Hegel (Rational Dialectic) came along and said Kant didn’t solve the Descartes / Hume disagreement, but made things worse.  Hegel offered that we will become inevitably and unstoppably more reasonable, until one day all human beings will think the same way. 

Thursday, April 25, 2019

Universal Libertarians

Nick Gillespie (Reason) has written a piece advocating broadly along the lines of the title of this post.  The purpose is a movie review for something about Steve Bannon and all that he supposedly represents.  This aspect is irrelevant to me.  He closes with an interesting line:

Watching The Brink made me think that for all the other differences Reason has with the socialist magazine Jacobin, it may matter far more that we share a belief in open borders.

I have to admit, it stuns me that this is the second time in two weeks that I agree completely with an open-borders libertarian – it does matter far more what Reason holds in common with Jacobin than what they might disagree on. 

Let me explain.  I have long held a view along the following lines:

I don't think there is a meaningful "we" when it comes to libertarians. Where left and right libertarians overlap is minuscule relative to where (and, more importantly, on what issues) we diverge.

Those on the libertarian left hold to more of a "we" with Gramsci and Soros; those on the libertarian right hold to more of a "we" with Pat Buchanan and Walter Williams.

Gillespie seems to completely agree:

In the 21st century, libertarians are going to have make common cause with the globalists of all parties, with the people whose core value is the right of individuals to move freely around the planet.

Where Gillespie uses the term “libertarians” he is referring to what is – for simplicity’s sake – referred to as left-libertarian.  As an aside, I am having trouble finding where individuals have a “right” to move anywhere, let alone “around the planet.”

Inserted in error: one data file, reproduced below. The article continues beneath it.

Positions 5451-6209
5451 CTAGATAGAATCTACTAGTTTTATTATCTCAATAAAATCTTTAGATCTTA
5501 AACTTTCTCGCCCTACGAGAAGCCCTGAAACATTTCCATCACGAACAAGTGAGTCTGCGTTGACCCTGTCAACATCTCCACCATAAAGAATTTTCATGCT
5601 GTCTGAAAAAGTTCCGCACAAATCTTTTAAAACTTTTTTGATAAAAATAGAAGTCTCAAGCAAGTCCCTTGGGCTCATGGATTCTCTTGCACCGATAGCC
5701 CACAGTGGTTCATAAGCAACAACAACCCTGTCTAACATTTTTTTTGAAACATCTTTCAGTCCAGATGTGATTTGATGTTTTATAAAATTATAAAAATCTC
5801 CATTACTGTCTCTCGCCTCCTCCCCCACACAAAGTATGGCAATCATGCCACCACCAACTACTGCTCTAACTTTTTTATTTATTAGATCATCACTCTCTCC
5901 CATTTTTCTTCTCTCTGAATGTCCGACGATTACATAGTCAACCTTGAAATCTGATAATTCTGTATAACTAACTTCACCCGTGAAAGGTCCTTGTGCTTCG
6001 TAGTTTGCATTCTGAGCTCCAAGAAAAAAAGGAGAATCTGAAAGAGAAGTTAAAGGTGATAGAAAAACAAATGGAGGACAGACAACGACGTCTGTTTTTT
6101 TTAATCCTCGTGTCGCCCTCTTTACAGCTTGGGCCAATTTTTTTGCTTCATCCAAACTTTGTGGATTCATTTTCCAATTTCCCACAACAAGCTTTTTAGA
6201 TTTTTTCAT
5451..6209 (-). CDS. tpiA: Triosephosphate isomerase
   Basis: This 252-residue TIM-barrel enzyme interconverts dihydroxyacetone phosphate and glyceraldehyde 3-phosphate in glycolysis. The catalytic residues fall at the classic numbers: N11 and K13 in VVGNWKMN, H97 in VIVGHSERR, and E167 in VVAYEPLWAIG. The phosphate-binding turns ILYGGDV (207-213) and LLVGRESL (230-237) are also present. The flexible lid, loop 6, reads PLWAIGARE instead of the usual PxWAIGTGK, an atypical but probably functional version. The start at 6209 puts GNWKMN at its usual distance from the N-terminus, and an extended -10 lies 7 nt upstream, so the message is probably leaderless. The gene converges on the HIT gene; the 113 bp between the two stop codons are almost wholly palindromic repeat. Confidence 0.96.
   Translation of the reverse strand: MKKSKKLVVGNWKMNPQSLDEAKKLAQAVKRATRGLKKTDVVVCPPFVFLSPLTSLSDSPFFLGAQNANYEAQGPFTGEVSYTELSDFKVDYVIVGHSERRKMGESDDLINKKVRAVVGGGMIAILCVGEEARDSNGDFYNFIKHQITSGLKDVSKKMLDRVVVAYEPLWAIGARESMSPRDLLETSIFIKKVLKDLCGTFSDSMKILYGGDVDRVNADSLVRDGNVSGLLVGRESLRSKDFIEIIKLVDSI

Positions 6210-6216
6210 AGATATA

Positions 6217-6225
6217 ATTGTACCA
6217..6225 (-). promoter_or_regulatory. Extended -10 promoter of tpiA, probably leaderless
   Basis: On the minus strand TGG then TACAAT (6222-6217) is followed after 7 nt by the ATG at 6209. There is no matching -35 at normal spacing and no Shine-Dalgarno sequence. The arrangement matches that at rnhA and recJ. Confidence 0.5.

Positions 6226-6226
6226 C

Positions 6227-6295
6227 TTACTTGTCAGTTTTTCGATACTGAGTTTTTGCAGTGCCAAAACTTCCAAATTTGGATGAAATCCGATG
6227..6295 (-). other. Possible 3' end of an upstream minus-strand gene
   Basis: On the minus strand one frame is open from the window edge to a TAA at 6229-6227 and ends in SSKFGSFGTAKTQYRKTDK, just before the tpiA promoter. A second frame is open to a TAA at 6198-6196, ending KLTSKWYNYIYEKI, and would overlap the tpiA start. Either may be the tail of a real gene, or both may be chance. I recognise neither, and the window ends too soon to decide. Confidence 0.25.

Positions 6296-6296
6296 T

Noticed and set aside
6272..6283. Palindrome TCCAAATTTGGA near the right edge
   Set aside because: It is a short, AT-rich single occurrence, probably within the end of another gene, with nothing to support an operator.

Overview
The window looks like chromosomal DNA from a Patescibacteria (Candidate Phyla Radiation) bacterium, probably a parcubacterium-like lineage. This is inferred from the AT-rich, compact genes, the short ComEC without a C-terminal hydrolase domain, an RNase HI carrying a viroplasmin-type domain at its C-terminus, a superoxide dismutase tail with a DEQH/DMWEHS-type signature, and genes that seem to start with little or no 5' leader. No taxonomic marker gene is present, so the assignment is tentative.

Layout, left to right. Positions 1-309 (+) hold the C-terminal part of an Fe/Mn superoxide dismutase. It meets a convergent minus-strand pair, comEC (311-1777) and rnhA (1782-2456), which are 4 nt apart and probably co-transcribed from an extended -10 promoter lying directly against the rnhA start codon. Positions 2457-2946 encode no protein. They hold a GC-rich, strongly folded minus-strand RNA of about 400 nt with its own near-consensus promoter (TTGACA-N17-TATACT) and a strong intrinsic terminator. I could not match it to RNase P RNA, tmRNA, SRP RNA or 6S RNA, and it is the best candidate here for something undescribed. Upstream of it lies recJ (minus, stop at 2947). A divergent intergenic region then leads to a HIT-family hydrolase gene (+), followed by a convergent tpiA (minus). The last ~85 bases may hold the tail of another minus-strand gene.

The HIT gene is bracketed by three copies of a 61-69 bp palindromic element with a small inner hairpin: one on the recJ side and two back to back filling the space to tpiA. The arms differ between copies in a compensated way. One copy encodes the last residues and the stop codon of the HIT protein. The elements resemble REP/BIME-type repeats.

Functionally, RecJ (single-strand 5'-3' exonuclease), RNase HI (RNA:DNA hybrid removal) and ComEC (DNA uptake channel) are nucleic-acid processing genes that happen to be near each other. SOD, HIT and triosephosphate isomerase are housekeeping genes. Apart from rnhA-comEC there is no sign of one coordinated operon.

According to Gillespie, left- libertarians “have to make common cause” with leftists of all stripes – the Jacobins of the world.

We need to show that there is no inherent tension between being a citizen of the world and a proud son or daughter of one’s country, region, and hometown.

This common cause could lead one of two ways – toward socialism as the Jacobins desire, or toward liberty as Gillespie desires.  I don’t think it needs to be said that Marxists of all stripes also see a world where we are all citizens of the world – whether we like it or not.

Gillespie argues against what he sees as Bannon’s vision:

Bannon’s vision is of a world of distinct nations and cultures that might be defined by any number of factors, including race and ethnicity, but also a common history, religious values, or shared geography.

For people who value such things as “distinct nations and cultures” (what a bland world if there were not “distinct nations and cultures”) and given what we see playing out on the Western stage, it seems to me that there is an “inherent tension between being a citizen of the world and a proud son or daughter of one’s country, region, and hometown.”

The communist Antonio Gramsci saw that this idea of being proud of “one’s country, region, and hometown” would stand in the way of bringing communism to the west.  His view was that the culture of the various regions must be destroyed, and after this nothing would stand in the way of utopia.  Gramsci, obviously, saw this as a communist utopia.

Of course, Gillespie might know more than Gramsci.  Maybe such a path will usher in a libertarian utopia.  I suspect Gramsci – along with every other socialist / communist thinker who has spent serious time on this topic – has it right.

Governance will be provided by a common culture and tradition or it will be provided by force – one way or another, governance will be provided.  Gramsci knew this; Gillespie…not so much.


What I took away from the movie was less about whether Bannon might personally be able to scale Trumpism up to the international level and more about the realization that nationalism vs. globalism is the fundamental political cleavage in the 21st century.

It took a movie for Gillespie to come to this realization?  Many of us figured this out before the last election.  This should shed some light on how deep a thinker Gillespie is. 

Gramsci came to this realization about a century before it even happened.  Who do you believe has a better grasp on human nature and the consequences of teaming with Jacobins?  Gramsci or Gillespie?